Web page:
The professional surety bond producer usually maintains a business relationship with several surety companies, which enables the producer to match a contractor with an appropriate surety company. A good surety company and surety bond producer will help a contractor maintain and increase its surety capacity. Names of producers specializing in surety bonds can be obtained from the National Association of Surety Bond Producers (NASBP). NASBP members adhere to professional standards that demonstrate professionalism, expertise, and innovation in surety bonding.
The following publications provide more information about obtaining a surety bond:
- How to Obtain Surety Bonds
- Obtaining, Maintaining & Effectively Using Surety Credit (NASBP) – Contact the National Association of Surety Bond Producers; (202) 686-3700.
- The Basic Bond Book (published by NASBP/AGC) – Contact the National Association of Surety Bond Producers; (202) 686-3700.
- General Contractors’ Manual (published by American Insurance Association)
Where can I find information on surety/insurance seminars, classes, and continuing education courses?
- The National Association of Surety Bond Producers (NASBP) offers CE credits through the William J. Angell Surety School, Annual and Regional meetings, and various seminars and symposia throughout the year.
- The Surety & Fidelity Association of America (SFAA) conducts seminars and meetings throughout the year. Some offer CE credit.
- The American Institute for Chartered Property Casualty Underwriters (AICPCU) and the Insurance Institute of America (IIA) offer coursework leading to professional designations and degrees such as Associate in Fidelity and Surety Bonding (AFSB).
- Independent Insurance Agents of America (IIAA) Virtual University provides articles and courses to increase your knowledge of insurance. No courses are filed for CE credit at this time.
- International Risk Management Institute (IRMI) and WebCE offer several insurance training and CE courses.
- The Construction Risk and Insurance Specialist (CRIS) continuing education (CE) program was developed by IRMI to make it much easier for insurance agents, brokers, CSRs, and in-house risk managers or insurance buyers to gain specialized expertise in construction insurance and risk management.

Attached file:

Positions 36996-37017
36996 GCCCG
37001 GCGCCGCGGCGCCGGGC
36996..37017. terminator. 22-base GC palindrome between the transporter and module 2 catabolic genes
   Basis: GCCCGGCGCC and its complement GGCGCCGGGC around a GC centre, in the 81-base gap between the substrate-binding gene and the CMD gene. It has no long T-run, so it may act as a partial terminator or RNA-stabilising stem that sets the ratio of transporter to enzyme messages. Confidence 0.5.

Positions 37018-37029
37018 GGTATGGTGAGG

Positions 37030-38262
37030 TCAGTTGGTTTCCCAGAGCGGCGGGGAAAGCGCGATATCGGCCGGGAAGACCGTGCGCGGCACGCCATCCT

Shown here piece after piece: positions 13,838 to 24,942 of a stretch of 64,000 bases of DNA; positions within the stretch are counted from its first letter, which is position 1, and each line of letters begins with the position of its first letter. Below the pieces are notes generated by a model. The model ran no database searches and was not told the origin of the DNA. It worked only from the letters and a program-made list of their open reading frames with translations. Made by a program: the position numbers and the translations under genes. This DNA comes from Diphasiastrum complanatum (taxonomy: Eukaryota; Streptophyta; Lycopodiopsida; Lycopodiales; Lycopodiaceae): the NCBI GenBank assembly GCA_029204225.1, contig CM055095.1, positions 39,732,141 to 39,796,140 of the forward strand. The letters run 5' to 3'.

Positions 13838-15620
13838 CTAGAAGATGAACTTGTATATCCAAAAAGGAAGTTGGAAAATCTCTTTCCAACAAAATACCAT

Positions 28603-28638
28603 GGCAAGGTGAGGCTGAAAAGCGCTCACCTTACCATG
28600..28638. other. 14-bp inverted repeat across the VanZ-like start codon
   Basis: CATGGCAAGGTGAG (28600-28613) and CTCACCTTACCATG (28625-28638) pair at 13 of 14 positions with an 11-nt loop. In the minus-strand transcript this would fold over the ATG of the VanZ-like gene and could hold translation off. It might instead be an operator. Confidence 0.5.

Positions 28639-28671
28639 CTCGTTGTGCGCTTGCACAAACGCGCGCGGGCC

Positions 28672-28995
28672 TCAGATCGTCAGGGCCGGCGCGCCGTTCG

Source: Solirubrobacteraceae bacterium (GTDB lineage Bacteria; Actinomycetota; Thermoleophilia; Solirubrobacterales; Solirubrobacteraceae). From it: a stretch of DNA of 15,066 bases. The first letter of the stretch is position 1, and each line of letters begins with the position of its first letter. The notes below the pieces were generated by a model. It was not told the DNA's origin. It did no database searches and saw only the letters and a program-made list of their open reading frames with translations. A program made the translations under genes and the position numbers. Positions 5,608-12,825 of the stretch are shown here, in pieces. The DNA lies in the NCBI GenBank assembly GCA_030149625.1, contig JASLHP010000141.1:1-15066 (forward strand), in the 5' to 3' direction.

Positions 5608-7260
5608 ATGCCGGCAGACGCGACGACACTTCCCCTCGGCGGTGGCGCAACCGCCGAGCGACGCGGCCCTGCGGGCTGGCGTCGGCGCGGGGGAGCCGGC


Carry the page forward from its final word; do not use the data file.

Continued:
- The Reinsurance Association of America (RAA) offers educational seminars concentrating on the highly specialized field of reinsurance. Seminars focus on the complexities of reinsurance from the perspective of both buyer and seller.
How can I find out about state and federal legislation affecting surety?
- The National Association of Surety Bond Producers (NASBP)
- The Surety & Fidelity Association of America (SFAA)
- Public Works Bond Statutes (SFAA)
- Construction Bonds on Public Projects (e-mail NASBP with request)
- American Insurance Association
Is it possible to file a bond electronically?
- Surety Bonds in the 21st Century: A Guide to the Electronic Filing of Surety Bonds
- NASBP/SFAA Joint Automation Committee
How do I find out about bonding an international project?
How can emerging or minority contractors get bonds?
- Helping Contractors Grow: Surety Bonding for New & Emerging Contractors
- SFAA’s Model Contractor Development Program
- Small Business Administration’s Surety Bond Guarantee Program
- Contact the SBA’s Office of Surety Guarantees
- Contact an NASBP member producer in your state.
Where can I get information on subcontractor bonding?
- The Basic Bond Book (NASBP) – Contact the National Association of Surety Bond Producers; (202) 686-3700.
- Understanding Surety Bonding: A Guide for Subcontractors (NASBP)
Where can I find construction data?
- U.S. Census Bureau
- FMI US Construction Market Update and US Market Construction Overview
- Associated General Contractors of America (AGC)
- CIT Construction Industry Forecast